Types of SNPs

Single-nucleotide polymorphisms may fall within coding sequences of genes, non-coding regions of genes, or in the intergenic regions (regions between genes). SNPs within a coding sequence do not necessarily change the amino acid sequence of the protein that is produced, due to degeneracy of the genetic code.

SNPs in the coding region are of two types, synonymous and nonsynonymous SNPs. Synonymous SNPs do not affect the protein sequence while nonsynonymous SNPs change the amino acid sequence of protein. The nonsynonymous SNPs are of two types: missense and nonsense.

SNPs that are not in protein-coding regions may still affect gene splicing, transcription factor binding, messenger RNA degradation, or the sequence of non-coding RNA. Gene expression affected by this type of SNP is referred to as an eSNP (expression SNP) and may be upstream or downstream from the gene.

Use and importance

Variations in the DNA sequences of humans can affect how humans develop diseases and respond to pathogens, chemicals, drugs, vaccines, and other agents. SNPs are also critical for personalized medicine.[5] However, their greatest importance in biomedical research is for comparing regions of the genome between cohorts (such as with matched cohorts with and without a disease) in genome-wide association studies.

The study of SNPs is also important in crop and livestock breeding programs. See SNP genotyping for details on the various methods used to identify SNPs.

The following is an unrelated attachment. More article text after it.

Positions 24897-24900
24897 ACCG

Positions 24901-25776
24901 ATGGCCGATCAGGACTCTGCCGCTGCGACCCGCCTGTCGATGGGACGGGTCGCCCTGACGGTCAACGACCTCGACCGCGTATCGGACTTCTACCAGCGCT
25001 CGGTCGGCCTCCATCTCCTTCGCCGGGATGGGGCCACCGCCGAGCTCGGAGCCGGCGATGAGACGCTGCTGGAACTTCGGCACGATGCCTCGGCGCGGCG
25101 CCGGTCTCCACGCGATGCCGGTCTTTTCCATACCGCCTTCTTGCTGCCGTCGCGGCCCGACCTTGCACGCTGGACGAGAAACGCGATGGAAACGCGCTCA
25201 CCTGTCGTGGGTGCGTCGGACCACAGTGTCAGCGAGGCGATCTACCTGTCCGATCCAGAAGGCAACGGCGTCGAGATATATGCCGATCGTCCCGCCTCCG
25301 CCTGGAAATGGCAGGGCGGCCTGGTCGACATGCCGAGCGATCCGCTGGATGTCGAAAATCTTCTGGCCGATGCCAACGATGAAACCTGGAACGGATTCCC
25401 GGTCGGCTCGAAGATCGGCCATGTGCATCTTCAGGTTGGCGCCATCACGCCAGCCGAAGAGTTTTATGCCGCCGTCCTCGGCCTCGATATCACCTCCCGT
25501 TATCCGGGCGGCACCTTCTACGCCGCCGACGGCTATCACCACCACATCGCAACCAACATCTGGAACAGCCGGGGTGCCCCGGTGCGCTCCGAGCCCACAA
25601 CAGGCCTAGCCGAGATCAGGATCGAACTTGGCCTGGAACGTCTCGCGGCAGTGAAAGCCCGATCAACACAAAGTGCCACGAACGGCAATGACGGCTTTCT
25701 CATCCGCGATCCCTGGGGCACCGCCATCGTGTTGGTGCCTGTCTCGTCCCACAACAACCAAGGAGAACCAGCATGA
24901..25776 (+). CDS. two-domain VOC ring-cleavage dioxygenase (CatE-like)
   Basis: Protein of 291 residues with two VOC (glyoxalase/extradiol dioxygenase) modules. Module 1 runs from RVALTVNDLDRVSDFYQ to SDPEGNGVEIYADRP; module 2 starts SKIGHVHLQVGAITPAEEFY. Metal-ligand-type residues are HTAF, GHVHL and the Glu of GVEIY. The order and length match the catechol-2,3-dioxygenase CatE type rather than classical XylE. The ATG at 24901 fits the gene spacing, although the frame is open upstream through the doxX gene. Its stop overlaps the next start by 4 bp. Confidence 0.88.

SNPs are usually biallelic and thus easily assayed.[6] A single SNP may cause a Mendelian disease. For complex diseases, SNPs do not usually function individually, rather, they work in coordination with other SNPs to manifest a disease condition as has been seen in Osteoporosis.[7]

As of 16 October 2014, dbSNP listed 112,736,879 SNPs in humans.[8][9]

SNPs have been used in genome-wide association studies (GWAS), e.g. as high-resolution markers in gene mapping related to diseases or normal traits. The knowledge of SNPs will help in understanding pharmacokinetics (PK) or pharmacodynamics, i.e. how drugs act in individuals with different genetic variants. A wide range of human diseases, e.g. Sickle–cell anemia, β Thalassemia and Cystic fibrosis result from SNPs.[10][11][12] Diseases with different SNPs may become relevant pharmacogenomic targets for drug therapy.[13] Some SNPs are associated with the metabolism of different drugs.[14][15][16]